Shuffling into the short Foreigners queue at immigration, I stepped forward to the Iranian official at the immigration desk, and handed over my passport. Ah British? he looked at the passport. He didnt need to look at me I knew he was looking into my dark colonial soul. A bead of sweat trickled down my forehead. Flick, flick, flick, flick pause flick, flick. Stamp. Stamp. He grinned. Welcome in Iran. He smiled and waved me on. I think I somewhat reeled over the red line into Iran. Just a cheery welcome - was that it?

In fact my abiding memory of that trip was of incredibly warm welcome. People were thoroughly apologetic about the embassy, paying for our bus and taxi fares, inviting us into their homes.

I became instantly fascinated by a country that seemed to be so dramatically different to my prior picture of it. As someone producing film and TV you are always trying to get under the skin, find the reasons behind things, grab characters and stories, things that have been lingering in the dark and bring them out into the light. So from that moment I wanted to make a documentary there, I started researching the history and gradually began developing contacts in Iran. It was on my next trip to Tehran that I met Amir at Irans Fajr International Film Festival.

Amir it turned out, lived down the road from me in London, so back in town we got to know each other and started working together on research for the documentary. Having built up a good trust through all our work together, we became aware also, that we were in quite a unique position. A dual nationality partnership, with a foot in both camps, we werent aware of anyone else connecting up the media and film businesses in both countries but we could see both had much to offer each other.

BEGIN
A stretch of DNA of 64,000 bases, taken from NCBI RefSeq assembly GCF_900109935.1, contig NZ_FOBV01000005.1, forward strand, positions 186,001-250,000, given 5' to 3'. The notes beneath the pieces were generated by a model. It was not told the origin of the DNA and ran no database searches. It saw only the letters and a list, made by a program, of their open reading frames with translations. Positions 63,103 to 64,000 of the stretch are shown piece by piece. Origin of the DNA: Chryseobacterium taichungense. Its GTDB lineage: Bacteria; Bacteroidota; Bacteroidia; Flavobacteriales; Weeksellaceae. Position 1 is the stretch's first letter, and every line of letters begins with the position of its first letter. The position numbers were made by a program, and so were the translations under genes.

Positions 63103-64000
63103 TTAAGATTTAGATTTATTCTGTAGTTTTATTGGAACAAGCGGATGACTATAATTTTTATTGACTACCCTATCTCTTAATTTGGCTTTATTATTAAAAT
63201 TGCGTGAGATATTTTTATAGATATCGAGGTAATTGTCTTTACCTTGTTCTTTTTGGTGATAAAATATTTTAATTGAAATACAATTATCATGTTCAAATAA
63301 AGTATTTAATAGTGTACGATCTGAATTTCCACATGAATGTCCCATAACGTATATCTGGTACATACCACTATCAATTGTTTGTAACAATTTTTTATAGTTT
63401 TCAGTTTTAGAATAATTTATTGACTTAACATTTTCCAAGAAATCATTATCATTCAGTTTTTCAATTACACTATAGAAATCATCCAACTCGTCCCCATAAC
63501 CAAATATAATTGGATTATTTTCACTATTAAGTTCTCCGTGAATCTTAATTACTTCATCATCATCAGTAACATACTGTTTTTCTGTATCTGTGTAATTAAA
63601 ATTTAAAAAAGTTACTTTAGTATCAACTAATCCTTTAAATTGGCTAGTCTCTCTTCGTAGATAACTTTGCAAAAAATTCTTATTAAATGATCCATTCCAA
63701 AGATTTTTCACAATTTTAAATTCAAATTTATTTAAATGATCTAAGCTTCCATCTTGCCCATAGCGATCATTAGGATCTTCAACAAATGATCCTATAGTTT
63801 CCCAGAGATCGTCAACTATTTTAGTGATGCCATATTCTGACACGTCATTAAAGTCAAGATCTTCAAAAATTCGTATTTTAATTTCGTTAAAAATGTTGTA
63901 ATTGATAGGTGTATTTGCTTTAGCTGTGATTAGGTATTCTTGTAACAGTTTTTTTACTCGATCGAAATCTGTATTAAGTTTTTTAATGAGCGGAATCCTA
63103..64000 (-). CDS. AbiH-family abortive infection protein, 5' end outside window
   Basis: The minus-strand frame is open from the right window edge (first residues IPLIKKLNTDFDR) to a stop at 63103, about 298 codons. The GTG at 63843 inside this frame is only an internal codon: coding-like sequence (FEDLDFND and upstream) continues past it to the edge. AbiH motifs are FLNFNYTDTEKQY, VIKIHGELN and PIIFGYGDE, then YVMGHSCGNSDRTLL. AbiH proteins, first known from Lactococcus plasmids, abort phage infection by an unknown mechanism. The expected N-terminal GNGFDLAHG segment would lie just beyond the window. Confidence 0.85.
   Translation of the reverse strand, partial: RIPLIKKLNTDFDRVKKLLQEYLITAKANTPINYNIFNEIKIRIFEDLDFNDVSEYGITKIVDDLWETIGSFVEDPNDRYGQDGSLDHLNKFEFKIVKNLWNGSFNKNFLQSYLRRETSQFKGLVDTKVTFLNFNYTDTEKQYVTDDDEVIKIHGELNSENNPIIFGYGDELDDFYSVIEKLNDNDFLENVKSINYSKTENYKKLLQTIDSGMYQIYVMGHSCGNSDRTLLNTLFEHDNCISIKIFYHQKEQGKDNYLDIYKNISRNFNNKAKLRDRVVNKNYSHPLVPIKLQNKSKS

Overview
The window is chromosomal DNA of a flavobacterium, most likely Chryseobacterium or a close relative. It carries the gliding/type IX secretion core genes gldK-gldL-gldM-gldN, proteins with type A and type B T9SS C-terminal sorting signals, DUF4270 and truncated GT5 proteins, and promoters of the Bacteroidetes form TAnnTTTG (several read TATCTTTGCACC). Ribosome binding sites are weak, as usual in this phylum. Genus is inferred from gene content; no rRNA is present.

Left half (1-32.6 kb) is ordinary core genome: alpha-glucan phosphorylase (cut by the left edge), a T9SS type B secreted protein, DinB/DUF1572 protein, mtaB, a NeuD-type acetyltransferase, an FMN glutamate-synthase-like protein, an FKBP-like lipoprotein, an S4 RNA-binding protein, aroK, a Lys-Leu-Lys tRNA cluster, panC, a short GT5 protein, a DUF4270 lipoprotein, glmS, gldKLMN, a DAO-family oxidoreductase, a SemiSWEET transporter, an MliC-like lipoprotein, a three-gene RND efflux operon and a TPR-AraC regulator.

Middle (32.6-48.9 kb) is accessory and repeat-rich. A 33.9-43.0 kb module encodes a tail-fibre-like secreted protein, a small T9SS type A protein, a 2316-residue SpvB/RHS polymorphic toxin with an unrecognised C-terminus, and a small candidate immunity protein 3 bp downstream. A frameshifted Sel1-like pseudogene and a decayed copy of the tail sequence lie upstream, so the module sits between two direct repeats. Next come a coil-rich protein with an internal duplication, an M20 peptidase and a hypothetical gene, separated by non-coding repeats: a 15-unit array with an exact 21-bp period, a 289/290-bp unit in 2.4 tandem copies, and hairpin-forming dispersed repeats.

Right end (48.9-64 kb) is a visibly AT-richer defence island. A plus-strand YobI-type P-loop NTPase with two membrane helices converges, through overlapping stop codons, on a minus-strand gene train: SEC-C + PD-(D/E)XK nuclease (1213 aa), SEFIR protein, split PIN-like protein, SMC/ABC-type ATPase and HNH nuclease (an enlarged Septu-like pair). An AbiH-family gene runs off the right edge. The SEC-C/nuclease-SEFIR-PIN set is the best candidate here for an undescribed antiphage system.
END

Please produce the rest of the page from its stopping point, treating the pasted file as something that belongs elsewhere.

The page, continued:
The creative talents within Iran have been famed for centuries. Once they were exclusively employed creating the finest silk carpets in the world. Today theyre not just artisans, theyre directors, musicians, compositors, 3d modellers, game designers. Its exchange rate is furiously competitive, and it may come as a surprise to learn, Iran has just shot its biggest budget movie to date, directed by Majid Majidi a film of the Prophet Mohammeds life weighing in at $150m. Besides this it makes around 70 nationally funded features each year. Iranians believe in film.

In the first few months of this year, we have already had constructive meetings with many senior figures in the main government organisations that cover the creative industries, who have been vocally supportive of our work, including the Deputy of Cinema in Iran, the Deputy of Farabi Foundation (BFI equivalent), International Director of Soreh, International Deputy of IRIB, and the Head of Visual Media Arts.

In tandem we have good relationships with numerous indies, game producers, animation studios, post houses, manufacturers, 35mm rc helicopter companies (Arri 235 in an rc chopper anyone?). We also have strong relationships with many independent (and famous) Iranian film directors and producers.
Things are on the move in Iran. Were supporting a number of UK based companies on their productions in Iran, including documentaries and travelogs. Weve had constructive discussions with producers even at the BBC, at major international news outlets based in the UK, and with UK government departments that cover creative media and import-exports, they know us and we work transparently with them.

If you want to make a film in Iran, or out-source we can help. To Amir as someone who has grown up there, and me as an outsider, Iran is a treasure trove of talent, places and stories. Its had a lid on for years, so weve made it our business to bring them out.

Tags: iss088 | HarryAmir | International fixers | Iran | Harry Amies
Contributing Author Harry Amies